Affected individuals have difficulty understanding and interacting with others in both verbal and nonverbal language. People with this disorder also struggle in the following aspects: rigid hobbies, resistance to leaving the zone of comfort, increased or reduced responses to sensory inputs, and recurrent motor and cognitive actions, such as waving or swaying hands.
Always stay calm and rational when interacting with your child. You might need to reference something they enjoy before starting a dialogue. Make sure that they feel at ease when you need them to pay attention. It’s all about timing.
Monetary rewards or point systems are some positive reinforcement strategies that can promote the desired behaviour. Incentives can be used to motivate children to adapt in a specific way.
Reward systems are also a fantastic tool for establishing an effective learning environment since they encourage good behaviour. Treat your kid with prizes such as screen time, special foods, or additional outdoor time when they listen, act correctly, or complete a task.
If you have additional children in the family, this strategy can be highly successful. Through peer mirroring, children with autism can learn social skills and enhance their communication abilities.
Try to explain adjustments to your kid both vocally and graphically. Visual and vocal reinforcements can help your child understand and accept a new concept. This is also particularly helpful in a classroom environment.
Write a list of facts about something you would like your child to learn about, then illustrate the topic with images. Visual stories teach children that words have meaning. Kids look at images for additional info or contextual cues. In addition, pictures can be used to help them memorize new object names.
If possible, repeat school procedures at home. Take note that it may require some creativity. Start considering what your child will become accustomed to in school while they are still on summer vacation. If they are going to be eating lunch at school, then consider packing “practice” lunches.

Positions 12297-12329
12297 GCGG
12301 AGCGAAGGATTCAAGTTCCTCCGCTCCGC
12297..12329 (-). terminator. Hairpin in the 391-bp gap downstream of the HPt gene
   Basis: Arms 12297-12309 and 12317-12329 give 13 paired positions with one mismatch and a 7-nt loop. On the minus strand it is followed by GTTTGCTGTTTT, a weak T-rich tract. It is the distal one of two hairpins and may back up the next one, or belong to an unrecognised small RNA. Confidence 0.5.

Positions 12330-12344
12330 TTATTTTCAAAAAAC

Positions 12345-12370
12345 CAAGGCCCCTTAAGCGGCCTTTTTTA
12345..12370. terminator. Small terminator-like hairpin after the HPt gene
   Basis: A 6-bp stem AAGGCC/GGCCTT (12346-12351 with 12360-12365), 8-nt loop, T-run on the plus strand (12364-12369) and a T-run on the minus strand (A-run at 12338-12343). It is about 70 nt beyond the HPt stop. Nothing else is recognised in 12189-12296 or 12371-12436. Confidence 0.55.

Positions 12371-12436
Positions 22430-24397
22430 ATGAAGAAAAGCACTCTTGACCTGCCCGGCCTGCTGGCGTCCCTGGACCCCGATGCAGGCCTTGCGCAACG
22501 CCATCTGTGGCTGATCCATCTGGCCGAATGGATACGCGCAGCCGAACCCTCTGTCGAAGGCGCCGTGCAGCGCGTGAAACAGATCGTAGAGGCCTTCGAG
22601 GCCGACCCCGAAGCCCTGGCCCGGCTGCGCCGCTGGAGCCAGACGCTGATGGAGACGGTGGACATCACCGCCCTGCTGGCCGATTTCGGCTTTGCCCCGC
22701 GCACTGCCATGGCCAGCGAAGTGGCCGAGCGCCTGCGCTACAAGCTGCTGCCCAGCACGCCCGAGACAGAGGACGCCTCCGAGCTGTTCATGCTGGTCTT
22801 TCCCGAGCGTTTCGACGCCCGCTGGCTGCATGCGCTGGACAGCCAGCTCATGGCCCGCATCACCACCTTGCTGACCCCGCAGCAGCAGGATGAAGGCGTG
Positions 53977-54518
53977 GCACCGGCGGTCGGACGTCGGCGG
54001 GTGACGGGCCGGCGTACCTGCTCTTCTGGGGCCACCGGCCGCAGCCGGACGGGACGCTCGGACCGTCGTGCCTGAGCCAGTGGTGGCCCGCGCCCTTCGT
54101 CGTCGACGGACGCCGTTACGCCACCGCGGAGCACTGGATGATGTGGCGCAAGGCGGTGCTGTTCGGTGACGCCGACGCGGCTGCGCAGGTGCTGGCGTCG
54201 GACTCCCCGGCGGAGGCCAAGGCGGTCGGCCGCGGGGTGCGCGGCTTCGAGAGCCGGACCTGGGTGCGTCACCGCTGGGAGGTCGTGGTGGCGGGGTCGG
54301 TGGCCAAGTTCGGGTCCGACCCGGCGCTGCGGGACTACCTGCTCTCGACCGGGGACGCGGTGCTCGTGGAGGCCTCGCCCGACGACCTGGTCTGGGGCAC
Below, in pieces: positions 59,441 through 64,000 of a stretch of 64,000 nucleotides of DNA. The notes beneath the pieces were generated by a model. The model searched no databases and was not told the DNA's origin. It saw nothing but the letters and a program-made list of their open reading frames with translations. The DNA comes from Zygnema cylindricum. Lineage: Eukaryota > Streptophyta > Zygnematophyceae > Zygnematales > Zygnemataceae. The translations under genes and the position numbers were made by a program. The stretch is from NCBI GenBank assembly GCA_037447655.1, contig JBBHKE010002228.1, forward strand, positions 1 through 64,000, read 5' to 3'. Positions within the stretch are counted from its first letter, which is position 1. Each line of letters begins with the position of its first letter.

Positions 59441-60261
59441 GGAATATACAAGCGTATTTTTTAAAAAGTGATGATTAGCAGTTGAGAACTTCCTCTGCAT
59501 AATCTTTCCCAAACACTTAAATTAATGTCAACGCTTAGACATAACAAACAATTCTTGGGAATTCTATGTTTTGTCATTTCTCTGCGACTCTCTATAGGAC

Try to encourage your child to help with meal preparation the night before, and leave a note somewhere to remind them to put their lunch bag in their backpack each morning. When it’s time to eat, have them practice removing their lunch bag from their backpack, eating, then resealing the empty containers and replacing everything.
Create a method for recording and celebrating accomplishments. Create a wall chart and have your child place a sticker on it each time they complete a task. Then, determine how many stickers will earn a prize, such as a favourite food or letting them play with something they like.
Allow your child to make decisions so they can feel in charge sometimes. Ask them what they want to do first in the morning when establishing a routine, or let them pick something they would like to bring to school.
We have a special mentoring program specifically geared towards families that have a child with ASD.
Children with ASD often lack interpersonal, psychological, and communication skills. They tend to repeat particular habits and resist change in their everyday routine. Consult your kid’s doctor if you suspect your child has ASD or if you have concerns about how your child communicates or behaves.
According to studies, early intervention programs can substantially help a child’s development. It is crucial to get assistance as early as possible to ensure that your kid achieves their maximum capabilities.